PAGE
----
The effects of the era were not particularly sophisticated – a large part of this is due to the fact that many of the techniques were still being invented and perfected as filmmakers went along. There are some passable travelling mattes as the car is seen flying through the sky, although the process is so primitive that it makes the car look as though it has been animated. The opticals are particularly poor and mismatched during the scene where the car crashes down through the ceiling of a courtroom and then drives off, where the result makes the car and motorists inside seem no higher than the various lawyers’ waists.
Walter R. Booth’s genre works include:- Upside Down; or the Human Flies (1899), Artistic Creation (1901), Cheese Mites, or Lilliputians in a London Restaurant (1901), The Haunted Curiosity Shop (1901), The Magic Sword (1901), An Over-Incubated Baby (1901), The Waif and the Wizard (1901), An Extraordinary Cab Accident (1903), The Voyage of the Arctic (1903), The Hand of the Artist (1906), which was Britain’s first animated film, The Airship Destroyer (1909), The Aerial Submarine (1910), The Aerial Anarchists (1911), The Automatic Motorist (1911) and The Menace of the Air (1915). Most of these are only a few minutes long and serve to highlight a single trick effect.
Walter R. Booth
Walter Robert Booth (/buːθ/; 12 July 1869 – 1938) was a British magician and early pioneer of British film working first for Robert W. Paul and then Charles Urban mostly on "trick" films, where he pioneered the use of hand-drawing techniques that led to the first British animated film, The Hand of the Artist (1906). Booth was born in July 1869, the son of a porcelain painter. He followed his father with an apprenticeship at the Royal Worcester porcelain factory in 1882, where he worked until 1890. He had been a keen amateur magician and subsequently he joined the magic company of John Nevil Maskelyne and David Devant at the Egyptian Hall in Piccadilly, London, where he is presumed to have first encountered filmmaker Robert W. Paul, who exhibited some of his earliest films there in 1896.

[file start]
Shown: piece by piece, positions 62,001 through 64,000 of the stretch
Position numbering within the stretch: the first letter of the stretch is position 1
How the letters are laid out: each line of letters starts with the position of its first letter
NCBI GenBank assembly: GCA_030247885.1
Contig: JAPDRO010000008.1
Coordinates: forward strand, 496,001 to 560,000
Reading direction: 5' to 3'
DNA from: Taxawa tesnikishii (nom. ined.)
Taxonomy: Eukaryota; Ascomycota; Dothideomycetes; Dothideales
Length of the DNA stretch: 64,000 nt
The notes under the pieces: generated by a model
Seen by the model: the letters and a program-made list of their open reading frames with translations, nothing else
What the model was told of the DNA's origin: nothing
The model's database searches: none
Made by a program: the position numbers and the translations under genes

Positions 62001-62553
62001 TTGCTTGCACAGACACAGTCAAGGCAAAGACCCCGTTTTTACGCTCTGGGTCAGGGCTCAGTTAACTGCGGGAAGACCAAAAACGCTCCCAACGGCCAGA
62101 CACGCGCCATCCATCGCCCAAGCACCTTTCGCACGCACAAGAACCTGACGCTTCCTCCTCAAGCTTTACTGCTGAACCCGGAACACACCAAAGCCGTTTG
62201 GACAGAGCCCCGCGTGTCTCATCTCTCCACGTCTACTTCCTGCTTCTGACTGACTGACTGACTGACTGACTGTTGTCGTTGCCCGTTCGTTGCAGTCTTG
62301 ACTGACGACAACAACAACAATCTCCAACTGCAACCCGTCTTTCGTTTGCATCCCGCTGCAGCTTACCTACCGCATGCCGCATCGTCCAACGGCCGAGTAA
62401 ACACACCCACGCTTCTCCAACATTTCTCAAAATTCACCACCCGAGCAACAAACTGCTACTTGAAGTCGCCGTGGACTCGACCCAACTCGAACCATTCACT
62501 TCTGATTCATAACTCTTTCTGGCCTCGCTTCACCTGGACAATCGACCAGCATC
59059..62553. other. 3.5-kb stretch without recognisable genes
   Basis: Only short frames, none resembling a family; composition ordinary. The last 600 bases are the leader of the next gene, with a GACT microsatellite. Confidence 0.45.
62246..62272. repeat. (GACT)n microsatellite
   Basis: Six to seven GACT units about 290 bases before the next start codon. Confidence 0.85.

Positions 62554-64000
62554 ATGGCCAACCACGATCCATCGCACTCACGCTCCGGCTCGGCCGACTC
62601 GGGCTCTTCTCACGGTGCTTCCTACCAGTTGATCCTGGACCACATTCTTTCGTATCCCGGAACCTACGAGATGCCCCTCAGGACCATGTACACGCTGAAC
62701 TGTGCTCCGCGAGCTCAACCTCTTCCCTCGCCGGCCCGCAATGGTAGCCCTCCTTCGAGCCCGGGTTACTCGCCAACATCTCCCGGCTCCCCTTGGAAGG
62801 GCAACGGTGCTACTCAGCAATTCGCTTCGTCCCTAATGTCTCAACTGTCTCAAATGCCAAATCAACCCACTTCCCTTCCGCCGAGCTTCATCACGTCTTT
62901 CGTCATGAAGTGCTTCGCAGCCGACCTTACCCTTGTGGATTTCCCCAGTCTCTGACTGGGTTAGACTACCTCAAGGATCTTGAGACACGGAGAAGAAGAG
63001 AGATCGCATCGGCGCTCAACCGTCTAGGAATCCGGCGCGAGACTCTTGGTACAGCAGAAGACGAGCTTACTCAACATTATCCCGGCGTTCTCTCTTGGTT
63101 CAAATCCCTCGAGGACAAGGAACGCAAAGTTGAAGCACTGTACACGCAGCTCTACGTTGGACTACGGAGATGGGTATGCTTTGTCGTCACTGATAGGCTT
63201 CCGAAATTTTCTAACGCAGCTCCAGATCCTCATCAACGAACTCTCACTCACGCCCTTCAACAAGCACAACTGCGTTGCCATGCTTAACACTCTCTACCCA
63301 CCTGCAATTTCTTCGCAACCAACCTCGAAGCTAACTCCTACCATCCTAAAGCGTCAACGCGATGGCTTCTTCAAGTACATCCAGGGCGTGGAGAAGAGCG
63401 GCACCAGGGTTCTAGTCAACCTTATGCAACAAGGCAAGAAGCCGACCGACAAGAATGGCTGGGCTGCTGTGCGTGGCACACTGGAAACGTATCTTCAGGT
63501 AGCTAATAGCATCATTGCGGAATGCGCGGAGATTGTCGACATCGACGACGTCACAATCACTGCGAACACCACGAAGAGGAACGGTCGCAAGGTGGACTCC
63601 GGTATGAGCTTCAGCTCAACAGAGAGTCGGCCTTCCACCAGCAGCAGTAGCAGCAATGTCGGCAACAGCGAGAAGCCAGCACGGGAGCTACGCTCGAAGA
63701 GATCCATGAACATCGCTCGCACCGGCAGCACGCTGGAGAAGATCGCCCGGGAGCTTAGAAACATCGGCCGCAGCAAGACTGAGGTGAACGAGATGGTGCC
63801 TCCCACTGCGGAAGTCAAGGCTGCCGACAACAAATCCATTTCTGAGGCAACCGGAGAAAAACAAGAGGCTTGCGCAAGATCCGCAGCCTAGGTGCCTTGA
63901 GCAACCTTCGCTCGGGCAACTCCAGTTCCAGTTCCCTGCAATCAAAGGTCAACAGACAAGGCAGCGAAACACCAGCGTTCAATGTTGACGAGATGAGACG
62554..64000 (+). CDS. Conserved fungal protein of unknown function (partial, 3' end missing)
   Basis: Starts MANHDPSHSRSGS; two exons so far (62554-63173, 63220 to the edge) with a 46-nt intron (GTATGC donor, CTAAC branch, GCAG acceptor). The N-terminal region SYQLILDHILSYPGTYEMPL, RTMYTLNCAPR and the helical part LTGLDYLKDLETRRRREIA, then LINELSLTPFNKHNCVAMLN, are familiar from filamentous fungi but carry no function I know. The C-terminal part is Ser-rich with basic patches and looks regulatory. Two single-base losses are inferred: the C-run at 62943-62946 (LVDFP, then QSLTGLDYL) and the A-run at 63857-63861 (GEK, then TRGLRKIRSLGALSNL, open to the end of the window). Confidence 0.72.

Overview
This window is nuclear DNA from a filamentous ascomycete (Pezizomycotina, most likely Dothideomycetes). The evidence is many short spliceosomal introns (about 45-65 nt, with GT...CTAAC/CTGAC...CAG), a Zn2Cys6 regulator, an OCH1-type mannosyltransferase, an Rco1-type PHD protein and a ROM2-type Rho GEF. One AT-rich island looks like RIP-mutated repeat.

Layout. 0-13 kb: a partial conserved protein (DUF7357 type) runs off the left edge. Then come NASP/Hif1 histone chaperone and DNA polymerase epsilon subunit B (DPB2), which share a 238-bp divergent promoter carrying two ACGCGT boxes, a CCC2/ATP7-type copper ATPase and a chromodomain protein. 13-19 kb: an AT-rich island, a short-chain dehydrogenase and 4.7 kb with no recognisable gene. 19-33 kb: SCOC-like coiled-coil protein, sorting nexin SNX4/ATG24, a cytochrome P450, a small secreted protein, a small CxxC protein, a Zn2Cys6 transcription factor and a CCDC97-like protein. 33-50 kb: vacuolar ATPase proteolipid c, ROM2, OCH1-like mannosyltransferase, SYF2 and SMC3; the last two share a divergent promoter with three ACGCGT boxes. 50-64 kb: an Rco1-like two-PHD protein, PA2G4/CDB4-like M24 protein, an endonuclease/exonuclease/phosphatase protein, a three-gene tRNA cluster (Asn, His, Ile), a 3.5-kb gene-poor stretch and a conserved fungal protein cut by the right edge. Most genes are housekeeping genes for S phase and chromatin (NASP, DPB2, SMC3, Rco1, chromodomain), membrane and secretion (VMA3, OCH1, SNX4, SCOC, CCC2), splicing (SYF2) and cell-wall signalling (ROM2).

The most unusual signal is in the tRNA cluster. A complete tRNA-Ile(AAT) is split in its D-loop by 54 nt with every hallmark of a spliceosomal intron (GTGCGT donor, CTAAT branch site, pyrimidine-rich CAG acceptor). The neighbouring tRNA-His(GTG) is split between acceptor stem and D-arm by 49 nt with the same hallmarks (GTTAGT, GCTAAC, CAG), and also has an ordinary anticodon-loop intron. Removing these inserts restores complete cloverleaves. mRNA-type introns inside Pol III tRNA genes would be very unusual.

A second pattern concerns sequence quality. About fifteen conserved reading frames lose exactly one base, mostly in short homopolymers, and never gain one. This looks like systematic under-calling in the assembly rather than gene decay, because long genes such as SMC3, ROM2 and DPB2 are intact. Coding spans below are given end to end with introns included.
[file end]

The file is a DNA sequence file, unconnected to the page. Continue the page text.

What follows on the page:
Booth went to work for Paul first devising and then later directing short trick films, beginning with The Miser's Doom and Upside Down; or, the Human Flies (both 1899). Many of their early collaborations, such as Hindoo Jugglers and Chinese Magic (both 1900) were based on conjuring tricks, whilst A Railway Collision (1900) pioneered the use of scale models. They reached the height of their collaboration in 1901; with simple trick films, such as Undressing Extraordinary, The Waif and the Wizard and An Over-Incubated Baby which relied on jump-cuts, The Devil in the Studio and Artistic Creation which integrated hand drawn elements, and Cheese Mites; or, Lilliputians in a London Restaurant which experimented with superimposition; as well as more complex films, such as The Haunted Curiosity Shop, Scrooge; or, Marley's Ghost and The Magic Sword which has been compared to the work of Georges Méliès. Their collaborations continued for the next five years with such films as The Extraordinary Waiter (1902), Extraordinary Cab Accident and The Voyage of the Arctic (both 1903), befored culminating with Is Spiritualism A Fraud? and The '?' Motorist (both 1906).
In 1906 Booth went to work for Charles Urban and constructed his own outdoor studio in the back garden of Neville Lodge, Woodlands, Isleworth, London, where, with F. Harold Bastick, he made The Hand of the Artist (1906), which has been described as the first British animated film. He went on to produce at least 15 films a year for Urban including semi-animated trick films The Sorcerer's Scissors (1907), When the Devil Drives (1907), and proto-science fiction invasion fantasies The Airship Destroyer (1909) and The Aerial Submarine (1910), as well as The Automatic Motorist (1911), a partial remake of The '?' Motorist (1906), up until 1915.
He subsequently went on to produce advertising films, including A Cure for Cross Words for Cadbury's cocoa and chocolate and he invented an advertising method called Flashing Film Ads, described as unique colour effects in light and movement. Little is known of his subsequent career and he died in Birmingham in 1938.